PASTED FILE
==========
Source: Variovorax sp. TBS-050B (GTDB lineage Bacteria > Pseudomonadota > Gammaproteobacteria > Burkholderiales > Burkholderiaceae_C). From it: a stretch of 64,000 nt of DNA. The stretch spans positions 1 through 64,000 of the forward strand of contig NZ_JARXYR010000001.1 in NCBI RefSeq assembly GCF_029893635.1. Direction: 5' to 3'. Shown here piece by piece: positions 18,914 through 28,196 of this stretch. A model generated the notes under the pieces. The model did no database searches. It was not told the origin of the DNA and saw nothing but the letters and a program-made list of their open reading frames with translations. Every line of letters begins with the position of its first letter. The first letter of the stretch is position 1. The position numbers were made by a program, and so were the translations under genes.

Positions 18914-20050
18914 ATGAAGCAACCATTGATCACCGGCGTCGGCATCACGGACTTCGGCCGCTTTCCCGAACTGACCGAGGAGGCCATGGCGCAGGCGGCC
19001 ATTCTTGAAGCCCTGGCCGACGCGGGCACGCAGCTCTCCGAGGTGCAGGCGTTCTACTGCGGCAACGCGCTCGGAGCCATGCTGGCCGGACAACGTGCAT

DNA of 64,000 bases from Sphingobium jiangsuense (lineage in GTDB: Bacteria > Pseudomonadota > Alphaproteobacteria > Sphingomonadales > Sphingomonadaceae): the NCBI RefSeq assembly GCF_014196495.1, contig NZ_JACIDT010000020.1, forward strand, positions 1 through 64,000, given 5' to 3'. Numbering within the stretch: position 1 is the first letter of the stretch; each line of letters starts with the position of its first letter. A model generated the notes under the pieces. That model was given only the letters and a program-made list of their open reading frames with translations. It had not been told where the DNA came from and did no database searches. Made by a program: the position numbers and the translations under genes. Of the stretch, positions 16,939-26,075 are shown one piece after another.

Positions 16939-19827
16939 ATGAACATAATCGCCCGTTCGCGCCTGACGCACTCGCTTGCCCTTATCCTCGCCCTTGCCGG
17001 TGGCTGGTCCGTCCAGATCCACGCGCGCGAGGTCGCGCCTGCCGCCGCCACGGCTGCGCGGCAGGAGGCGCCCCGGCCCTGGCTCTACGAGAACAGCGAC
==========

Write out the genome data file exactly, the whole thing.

Source: Variovorax sp. TBS-050B (GTDB lineage Bacteria > Pseudomonadota > Gammaproteobacteria > Burkholderiales > Burkholderiaceae_C). From it: a stretch of 64,000 nt of DNA. The stretch spans positions 1 through 64,000 of the forward strand of contig NZ_JARXYR010000001.1 in NCBI RefSeq assembly GCF_029893635.1. Direction: 5' to 3'. Shown here piece by piece: positions 18,914 through 28,196 of this stretch. A model generated the notes under the pieces. The model did no database searches. It was not told the origin of the DNA and saw nothing but the letters and a program-made list of their open reading frames with translations. Every line of letters begins with the position of its first letter. The first letter of the stretch is position 1. The position numbers were made by a program, and so were the translations under genes.

Positions 18914-20050
18914 ATGAAGCAACCATTGATCACCGGCGTCGGCATCACGGACTTCGGCCGCTTTCCCGAACTGACCGAGGAGGCCATGGCGCAGGCGGCC
19001 ATTCTTGAAGCCCTGGCCGACGCGGGCACGCAGCTCTCCGAGGTGCAGGCGTTCTACTGCGGCAACGCGCTCGGAGCCATGCTGGCCGGACAACGTGCAT

DNA of 64,000 bases from Sphingobium jiangsuense (lineage in GTDB: Bacteria > Pseudomonadota > Alphaproteobacteria > Sphingomonadales > Sphingomonadaceae): the NCBI RefSeq assembly GCF_014196495.1, contig NZ_JACIDT010000020.1, forward strand, positions 1 through 64,000, given 5' to 3'. Numbering within the stretch: position 1 is the first letter of the stretch; each line of letters starts with the position of its first letter. A model generated the notes under the pieces. That model was given only the letters and a program-made list of their open reading frames with translations. It had not been told where the DNA came from and did no database searches. Made by a program: the position numbers and the translations under genes. Of the stretch, positions 16,939-26,075 are shown one piece after another.

Positions 16939-19827
16939 ATGAACATAATCGCCCGTTCGCGCCTGACGCACTCGCTTGCCCTTATCCTCGCCCTTGCCGG
17001 TGGCTGGTCCGTCCAGATCCACGCGCGCGAGGTCGCGCCTGCCGCCGCCACGGCTGCGCGGCAGGAGGCGCCCCGGCCCTGGCTCTACGAGAACAGCGAC